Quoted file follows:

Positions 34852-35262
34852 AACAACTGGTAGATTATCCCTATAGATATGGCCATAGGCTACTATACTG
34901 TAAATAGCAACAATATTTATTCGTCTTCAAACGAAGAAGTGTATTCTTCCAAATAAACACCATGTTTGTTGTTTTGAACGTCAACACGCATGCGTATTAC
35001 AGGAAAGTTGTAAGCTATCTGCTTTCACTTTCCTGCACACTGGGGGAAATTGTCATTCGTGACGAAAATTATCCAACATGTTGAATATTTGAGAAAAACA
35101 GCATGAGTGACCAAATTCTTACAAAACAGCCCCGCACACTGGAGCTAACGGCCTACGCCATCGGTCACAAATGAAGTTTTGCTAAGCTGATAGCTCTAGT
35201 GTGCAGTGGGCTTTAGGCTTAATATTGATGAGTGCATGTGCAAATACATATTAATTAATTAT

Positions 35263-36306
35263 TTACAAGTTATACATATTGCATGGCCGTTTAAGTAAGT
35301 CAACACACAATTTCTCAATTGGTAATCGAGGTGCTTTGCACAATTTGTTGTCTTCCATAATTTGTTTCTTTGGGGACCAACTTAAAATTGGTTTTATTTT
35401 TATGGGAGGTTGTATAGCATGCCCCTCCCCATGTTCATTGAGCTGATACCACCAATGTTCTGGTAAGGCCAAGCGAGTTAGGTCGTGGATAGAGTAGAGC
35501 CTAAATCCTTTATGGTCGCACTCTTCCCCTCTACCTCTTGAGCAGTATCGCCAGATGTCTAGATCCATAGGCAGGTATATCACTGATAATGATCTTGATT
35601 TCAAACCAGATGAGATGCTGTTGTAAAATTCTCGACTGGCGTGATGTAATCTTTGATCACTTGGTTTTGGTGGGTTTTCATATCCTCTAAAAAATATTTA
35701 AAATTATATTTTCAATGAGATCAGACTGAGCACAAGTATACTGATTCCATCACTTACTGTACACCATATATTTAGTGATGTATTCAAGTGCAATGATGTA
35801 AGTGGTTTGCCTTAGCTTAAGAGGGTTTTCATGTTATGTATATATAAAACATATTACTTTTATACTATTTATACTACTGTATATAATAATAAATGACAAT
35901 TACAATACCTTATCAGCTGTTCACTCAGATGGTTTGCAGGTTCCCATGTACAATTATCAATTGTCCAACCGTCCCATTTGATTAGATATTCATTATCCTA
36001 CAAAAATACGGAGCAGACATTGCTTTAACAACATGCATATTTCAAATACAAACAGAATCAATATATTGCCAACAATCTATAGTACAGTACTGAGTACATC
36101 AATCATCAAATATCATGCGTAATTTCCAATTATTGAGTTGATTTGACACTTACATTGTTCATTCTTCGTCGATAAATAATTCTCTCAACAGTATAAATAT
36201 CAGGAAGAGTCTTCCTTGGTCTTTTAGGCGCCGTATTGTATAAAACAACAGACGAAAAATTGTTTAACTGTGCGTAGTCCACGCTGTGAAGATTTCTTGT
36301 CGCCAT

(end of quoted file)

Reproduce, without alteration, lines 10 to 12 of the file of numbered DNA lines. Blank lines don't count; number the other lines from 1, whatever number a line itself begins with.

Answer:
35401 TATGGGAGGTTGTATAGCATGCCCCTCCCCATGTTCATTGAGCTGATACCACCAATGTTCTGGTAAGGCCAAGCGAGTTAGGTCGTGGATAGAGTAGAGC
35501 CTAAATCCTTTATGGTCGCACTCTTCCCCTCTACCTCTTGAGCAGTATCGCCAGATGTCTAGATCCATAGGCAGGTATATCACTGATAATGATCTTGATT
35601 TCAAACCAGATGAGATGCTGTTGTAAAATTCTCGACTGGCGTGATGTAATCTTTGATCACTTGGTTTTGGTGGGTTTTCATATCCTCTAAAAAATATTTA